The Real Madrid Player With Type 1 Diabetes

The Real Madrid Player With Type 1 Diabetes

The Real Madrid Player with Type 1 Diabetes Nacho Fernndez, diagnosed at age 11, opens up about his Type 1 diagnosis, and how he feels it has shaped his career as a pro athlete. Real Madrid defender Nacho Fernndez was told at the age of 12 that he would have to give up his aspirations of having a soccer career because of his Type 1 diabetes. Nacho (aka Jos Ignacio Fernndez Iglesias), joined Real Madrids youth system at the age of 11 with a clear goal in mind to one day play for one of the most historic and successful sports franchises in the world. But according to a UEFA.com profile, just a year later he had to miss a Real Madrid tournament for a hospital trip. There he met a doctor who said he couldnt play soccer anymore. Luckily, an endocrinologist told him the opposite a few days later, and now he plays at the highest level for one of the most elite soccer clubs in the world. Since his first call-up to the professional level in 2011, Nacho has appeared in 118 games and scored five goals, with three of them coming in the 2016-17 season. Nacho has been very open about his condition and the challenges he faces on a day-to-day basis. In the same UEFA.com profile, Nacho said he has had to take care of himself three times more than a normal person. But he believes managing his diabetes care has in some ways made him more responsible than the average athlete. In a sport such as soccer that requires intense conditioning and cardiovascular endurance, consistently monitoring glucose levels is paramount to staying on the field and preventing serious injury. Even the adrenaline rush of playing in front of thousands of screaming fans can greatly impact blood sugar levels. Nacho seems to not get enough of the challenge. He even participates in other endurance sporting events, li Continue reading >>

Diabetes Mellitus In Football Players

Diabetes Mellitus In Football Players

SPORT and soccer to be specific can be so diverse in terms of the medical requirements both on and outside the pitch. As I watched the Green Buffaloes versus Mighty Mufulira Wanderers on May 24, one of my good friends David Simusamba raised some questions on various issues regarding football players. It is the same day when I reflected on the issue of sudden cardiac deaths (SCD) in football and challenged many soccer teams to come up with basic requirements to address emergencies occurring on the field of play. The topic which David raised was the issue of diabetes. I specifically want to tackle the issues relating to low blood sugar (hypoglycaemia) and high blood sugar (hyperglycaemia) in sports men. I will not discuss the subject of diabetes mellitus in general, but will try to narrow down and try to explain the implications of having a low and high blood sugar level in a diabetic sports man. After having looked at some of the important features and the actual definition of diabetes mellitus sometime back, it is important to consider the effects of a low and a high blood sugar level in a diabetic sports man. This subject is of importance and I will only try to highlight some of the important aspects relating to this condition and sport. It must be appreciated from the public health point of view that our country has not been spared in terms of an increase in the number of persons suffering from diabetes mellitus, commonly referred to as sugar disease. It should also be a reminder to many readers to realise that exercise has a role to play in the management and general treatment of diabetes. The important thing is to actually know what things are linked to diabetes mellitus in terms of the causes. Diabetes Mellitus has been known to have a genetic predisposition i.e. Continue reading >>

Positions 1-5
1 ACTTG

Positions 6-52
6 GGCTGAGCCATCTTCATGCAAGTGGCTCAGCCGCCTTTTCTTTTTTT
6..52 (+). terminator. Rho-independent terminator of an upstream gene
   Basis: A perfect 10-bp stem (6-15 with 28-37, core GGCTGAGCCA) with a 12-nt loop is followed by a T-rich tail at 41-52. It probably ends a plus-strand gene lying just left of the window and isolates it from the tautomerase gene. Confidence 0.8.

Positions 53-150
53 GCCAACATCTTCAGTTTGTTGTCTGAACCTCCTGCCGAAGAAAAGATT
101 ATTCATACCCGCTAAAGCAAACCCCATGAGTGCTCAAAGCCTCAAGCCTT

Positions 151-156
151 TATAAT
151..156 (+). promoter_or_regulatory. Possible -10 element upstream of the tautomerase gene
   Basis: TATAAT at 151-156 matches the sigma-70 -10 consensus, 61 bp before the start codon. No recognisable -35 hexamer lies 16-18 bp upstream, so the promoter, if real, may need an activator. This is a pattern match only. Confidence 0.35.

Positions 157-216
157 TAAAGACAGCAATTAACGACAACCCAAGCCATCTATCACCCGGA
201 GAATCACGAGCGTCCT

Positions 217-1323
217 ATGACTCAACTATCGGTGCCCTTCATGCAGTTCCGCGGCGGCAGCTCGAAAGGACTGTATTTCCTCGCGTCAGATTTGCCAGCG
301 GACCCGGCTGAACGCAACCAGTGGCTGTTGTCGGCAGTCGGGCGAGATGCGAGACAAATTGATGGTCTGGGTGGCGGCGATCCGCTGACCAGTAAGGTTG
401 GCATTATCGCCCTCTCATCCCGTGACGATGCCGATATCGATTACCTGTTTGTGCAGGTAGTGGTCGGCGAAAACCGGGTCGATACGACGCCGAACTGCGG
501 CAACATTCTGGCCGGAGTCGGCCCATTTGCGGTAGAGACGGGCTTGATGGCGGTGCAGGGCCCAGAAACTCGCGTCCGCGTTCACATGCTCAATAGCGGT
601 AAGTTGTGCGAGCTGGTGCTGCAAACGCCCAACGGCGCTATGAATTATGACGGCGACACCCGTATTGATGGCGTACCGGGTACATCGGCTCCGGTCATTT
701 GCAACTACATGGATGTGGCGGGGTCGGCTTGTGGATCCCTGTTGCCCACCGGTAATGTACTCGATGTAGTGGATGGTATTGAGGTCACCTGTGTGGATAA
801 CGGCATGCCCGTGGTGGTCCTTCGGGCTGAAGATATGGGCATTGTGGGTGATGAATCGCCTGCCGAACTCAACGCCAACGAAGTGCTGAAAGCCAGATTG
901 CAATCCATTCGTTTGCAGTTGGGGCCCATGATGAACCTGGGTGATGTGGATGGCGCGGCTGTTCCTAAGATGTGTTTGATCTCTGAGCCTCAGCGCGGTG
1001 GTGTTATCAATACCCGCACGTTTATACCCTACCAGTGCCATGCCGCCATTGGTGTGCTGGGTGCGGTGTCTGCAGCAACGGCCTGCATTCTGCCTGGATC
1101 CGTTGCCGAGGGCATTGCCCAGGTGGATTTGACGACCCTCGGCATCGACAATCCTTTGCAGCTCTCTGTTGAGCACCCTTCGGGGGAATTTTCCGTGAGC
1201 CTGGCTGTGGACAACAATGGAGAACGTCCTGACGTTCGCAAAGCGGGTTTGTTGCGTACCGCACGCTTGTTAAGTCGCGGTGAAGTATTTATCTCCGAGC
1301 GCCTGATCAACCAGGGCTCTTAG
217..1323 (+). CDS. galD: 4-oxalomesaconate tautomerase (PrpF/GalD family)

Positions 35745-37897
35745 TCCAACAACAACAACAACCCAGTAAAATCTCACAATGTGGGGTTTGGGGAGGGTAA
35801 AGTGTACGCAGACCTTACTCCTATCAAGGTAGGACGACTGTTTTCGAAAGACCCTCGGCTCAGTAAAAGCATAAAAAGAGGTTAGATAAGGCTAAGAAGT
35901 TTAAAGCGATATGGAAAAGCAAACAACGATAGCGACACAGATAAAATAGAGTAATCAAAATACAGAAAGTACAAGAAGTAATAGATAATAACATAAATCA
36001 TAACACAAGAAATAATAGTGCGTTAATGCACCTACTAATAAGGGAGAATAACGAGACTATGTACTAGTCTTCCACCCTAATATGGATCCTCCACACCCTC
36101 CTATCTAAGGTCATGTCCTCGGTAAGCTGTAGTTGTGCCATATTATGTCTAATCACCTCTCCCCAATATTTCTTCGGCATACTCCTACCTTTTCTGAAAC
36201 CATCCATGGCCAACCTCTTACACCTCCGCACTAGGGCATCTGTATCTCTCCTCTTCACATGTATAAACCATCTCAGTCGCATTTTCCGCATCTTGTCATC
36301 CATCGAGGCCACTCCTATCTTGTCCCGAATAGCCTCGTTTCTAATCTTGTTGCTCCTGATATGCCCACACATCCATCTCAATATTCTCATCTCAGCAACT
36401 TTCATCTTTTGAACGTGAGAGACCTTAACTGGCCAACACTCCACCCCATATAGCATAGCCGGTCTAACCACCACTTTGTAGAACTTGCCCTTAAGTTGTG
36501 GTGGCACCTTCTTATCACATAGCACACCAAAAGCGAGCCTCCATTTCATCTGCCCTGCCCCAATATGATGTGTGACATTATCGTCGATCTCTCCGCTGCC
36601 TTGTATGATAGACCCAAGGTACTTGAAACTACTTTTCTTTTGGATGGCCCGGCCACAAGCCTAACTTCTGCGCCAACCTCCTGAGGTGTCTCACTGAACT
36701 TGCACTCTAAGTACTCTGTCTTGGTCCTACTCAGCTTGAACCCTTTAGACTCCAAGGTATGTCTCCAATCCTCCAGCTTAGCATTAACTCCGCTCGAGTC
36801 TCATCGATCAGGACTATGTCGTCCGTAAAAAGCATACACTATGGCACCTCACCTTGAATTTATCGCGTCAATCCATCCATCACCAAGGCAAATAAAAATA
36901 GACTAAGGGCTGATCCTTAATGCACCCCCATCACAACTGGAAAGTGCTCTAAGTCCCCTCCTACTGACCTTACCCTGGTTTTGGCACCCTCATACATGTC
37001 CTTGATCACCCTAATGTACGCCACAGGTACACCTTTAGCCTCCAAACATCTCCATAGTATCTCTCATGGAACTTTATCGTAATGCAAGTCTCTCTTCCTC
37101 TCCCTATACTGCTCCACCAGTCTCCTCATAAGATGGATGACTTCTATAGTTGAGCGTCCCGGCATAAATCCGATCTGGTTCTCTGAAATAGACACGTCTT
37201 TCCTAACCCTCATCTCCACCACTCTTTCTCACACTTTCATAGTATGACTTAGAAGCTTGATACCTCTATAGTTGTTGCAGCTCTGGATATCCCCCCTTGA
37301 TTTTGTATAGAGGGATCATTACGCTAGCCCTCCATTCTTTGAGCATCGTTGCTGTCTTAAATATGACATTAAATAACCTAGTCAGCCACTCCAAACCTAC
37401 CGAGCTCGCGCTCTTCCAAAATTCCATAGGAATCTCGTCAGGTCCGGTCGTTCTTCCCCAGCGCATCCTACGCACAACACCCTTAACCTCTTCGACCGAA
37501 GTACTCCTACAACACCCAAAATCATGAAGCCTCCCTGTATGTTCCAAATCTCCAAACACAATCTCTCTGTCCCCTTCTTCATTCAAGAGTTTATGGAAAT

American Diabetes Association Joins National Football League Players Association As A 2017 Strategic Charity Partner

American Diabetes Association Joins National Football League Players Association As A 2017 Strategic Charity Partner